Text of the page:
Holding onto business

Opinion: Editorials

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When we think about growing the economy in Oak Park, about the village being an active player in that effort, our minds go to luring a new business to town, and, further, we assume that it will be a retail business.

So it takes a short while to get used to the idea that Oak Park's village government is considering a proposal championed by the Oak Park Development Corporation to offer financial incentives to keep an existing business in town and that the business is an office use, not retail or a restaurant.

The business, so far unnamed but seemingly a marketing services firm, is reportedly locally owned and interested in keeping its headquarters here. But it is growing quickly, has outgrown its current facility in Downtown Oak Park, and is considering a move to a larger space at a lower cost per square foot than Oak Park's high tax environment allows.

The initial concept is that Oak Park would cover the interest on a loan taken out by the business to pay for furnishings and equipment for its new digs. The payout would be capped at $50,000 over a five-year period.

We're not opposed to this idea and we applaud OPDC for being on the front end of the discussions. But more than in most deals, this one will come down to the details worked out in the negotiations. Oak Park will need many protections.

Here are specifics we've heard mentioned in the past week: The business must stay here for at least five years. It must create a fixed number of new jobs at a specified salary point. The new space must have been vacant for two years. The work paid for by the loan cannot be leasehold improvements that enrich a landlord. There must be repayment guarantees if the business goes sideways over the five years.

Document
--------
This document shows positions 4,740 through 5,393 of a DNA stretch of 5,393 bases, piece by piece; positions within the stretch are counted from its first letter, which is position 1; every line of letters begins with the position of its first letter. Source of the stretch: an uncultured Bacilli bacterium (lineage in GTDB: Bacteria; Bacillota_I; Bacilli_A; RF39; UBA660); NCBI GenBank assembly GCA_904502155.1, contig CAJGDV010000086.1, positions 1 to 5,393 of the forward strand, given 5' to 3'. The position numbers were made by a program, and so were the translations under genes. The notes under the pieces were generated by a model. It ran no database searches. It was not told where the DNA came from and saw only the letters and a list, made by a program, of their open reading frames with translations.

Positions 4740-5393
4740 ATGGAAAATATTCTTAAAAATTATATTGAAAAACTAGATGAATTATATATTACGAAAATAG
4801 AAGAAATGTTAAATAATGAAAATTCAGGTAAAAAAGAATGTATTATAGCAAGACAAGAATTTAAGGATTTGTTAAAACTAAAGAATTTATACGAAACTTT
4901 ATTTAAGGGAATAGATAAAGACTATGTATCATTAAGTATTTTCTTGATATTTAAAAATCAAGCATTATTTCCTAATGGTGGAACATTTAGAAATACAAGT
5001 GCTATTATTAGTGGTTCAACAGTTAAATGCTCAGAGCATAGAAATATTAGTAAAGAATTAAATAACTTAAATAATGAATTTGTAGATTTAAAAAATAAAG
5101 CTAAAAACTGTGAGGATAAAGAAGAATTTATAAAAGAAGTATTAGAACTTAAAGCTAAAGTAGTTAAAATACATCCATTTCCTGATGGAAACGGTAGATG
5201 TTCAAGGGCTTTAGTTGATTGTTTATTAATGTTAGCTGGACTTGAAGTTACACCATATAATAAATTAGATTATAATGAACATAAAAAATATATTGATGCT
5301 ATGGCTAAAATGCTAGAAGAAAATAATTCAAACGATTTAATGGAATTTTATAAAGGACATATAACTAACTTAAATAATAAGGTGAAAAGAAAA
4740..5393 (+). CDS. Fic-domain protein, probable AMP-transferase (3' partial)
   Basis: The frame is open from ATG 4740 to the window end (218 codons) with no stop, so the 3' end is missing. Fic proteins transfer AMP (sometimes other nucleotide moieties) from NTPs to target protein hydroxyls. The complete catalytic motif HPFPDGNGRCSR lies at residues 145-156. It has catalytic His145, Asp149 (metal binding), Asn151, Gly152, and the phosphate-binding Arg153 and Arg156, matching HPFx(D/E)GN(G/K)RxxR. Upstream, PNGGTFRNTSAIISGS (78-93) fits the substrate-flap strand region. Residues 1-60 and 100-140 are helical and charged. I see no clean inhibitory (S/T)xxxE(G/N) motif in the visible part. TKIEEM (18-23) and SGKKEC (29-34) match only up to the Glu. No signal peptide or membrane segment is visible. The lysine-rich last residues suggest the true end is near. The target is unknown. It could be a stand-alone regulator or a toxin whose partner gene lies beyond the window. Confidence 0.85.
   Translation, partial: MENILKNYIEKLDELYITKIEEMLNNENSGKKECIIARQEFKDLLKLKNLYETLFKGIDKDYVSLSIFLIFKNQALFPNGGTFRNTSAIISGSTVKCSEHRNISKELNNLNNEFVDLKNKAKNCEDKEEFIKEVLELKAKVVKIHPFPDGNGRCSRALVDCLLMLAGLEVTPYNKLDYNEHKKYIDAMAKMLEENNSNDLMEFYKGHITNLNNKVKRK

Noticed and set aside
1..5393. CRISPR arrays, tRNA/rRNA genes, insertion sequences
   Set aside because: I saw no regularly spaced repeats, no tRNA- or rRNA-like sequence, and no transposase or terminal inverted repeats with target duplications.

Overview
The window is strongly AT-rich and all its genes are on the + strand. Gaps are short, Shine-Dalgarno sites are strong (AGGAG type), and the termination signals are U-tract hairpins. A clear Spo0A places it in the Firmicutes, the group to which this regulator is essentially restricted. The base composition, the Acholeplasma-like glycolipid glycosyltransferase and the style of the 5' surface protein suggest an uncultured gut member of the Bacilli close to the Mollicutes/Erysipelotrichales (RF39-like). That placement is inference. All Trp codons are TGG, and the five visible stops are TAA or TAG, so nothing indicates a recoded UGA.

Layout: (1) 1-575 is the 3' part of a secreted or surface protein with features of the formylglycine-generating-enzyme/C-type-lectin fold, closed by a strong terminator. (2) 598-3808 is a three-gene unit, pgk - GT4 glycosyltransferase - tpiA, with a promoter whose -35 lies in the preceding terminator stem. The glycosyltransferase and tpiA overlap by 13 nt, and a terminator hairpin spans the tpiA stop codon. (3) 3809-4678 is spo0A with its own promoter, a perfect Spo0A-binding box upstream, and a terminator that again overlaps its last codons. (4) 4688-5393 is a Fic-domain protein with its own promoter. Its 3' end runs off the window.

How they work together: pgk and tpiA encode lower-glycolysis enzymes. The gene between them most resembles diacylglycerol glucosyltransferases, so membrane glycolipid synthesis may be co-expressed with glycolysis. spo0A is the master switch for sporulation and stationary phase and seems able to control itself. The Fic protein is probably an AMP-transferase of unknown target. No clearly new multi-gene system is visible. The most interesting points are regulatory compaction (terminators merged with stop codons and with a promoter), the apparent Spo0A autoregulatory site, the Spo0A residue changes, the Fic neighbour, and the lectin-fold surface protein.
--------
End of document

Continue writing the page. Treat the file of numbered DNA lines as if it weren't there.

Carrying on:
In short, Oak Park needs both protection and also criteria that set clear precedents so that any insurance agent or newspaper office can't apply for funding. We need to be clear on what our goals are in making this investment. That said, we'd rather see Oak Park invest in specific businesses than in more fancy brickwork or assembling more property.

Reader Comments

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OP Executive  

Posted: November 12th, 2013 7:34 PM

Real easy develop a strategy forst then tactical issues (i.e. TIF, marketing etc) - form a board like RF or hire super dynamic people like Berywn/form a Development Board. OP lacks cohesive and or/credible strategy.

John Butch Murtagh from Oak Park, Illinois  

Posted: November 12th, 2013 4:45 PM

I like the OPCD approach on the mystery business that is putting its cards on the table by saying, help me to expand or we will relocate. There are a lot of factors to consider and this case highlights a big one. Clearly, the village wants to support businesses that are progressive, and profitable. Successful businesses that expand innovatively increase their sales and profits through expansion are also expanding village taxing revenue. Increasing revenues for businesses and village is the ground that the village must hold. Business with poor performance, weak business plans; minimal reinvesting into their business should not be subsidized because other businesses were. Give them help, but not rewards!

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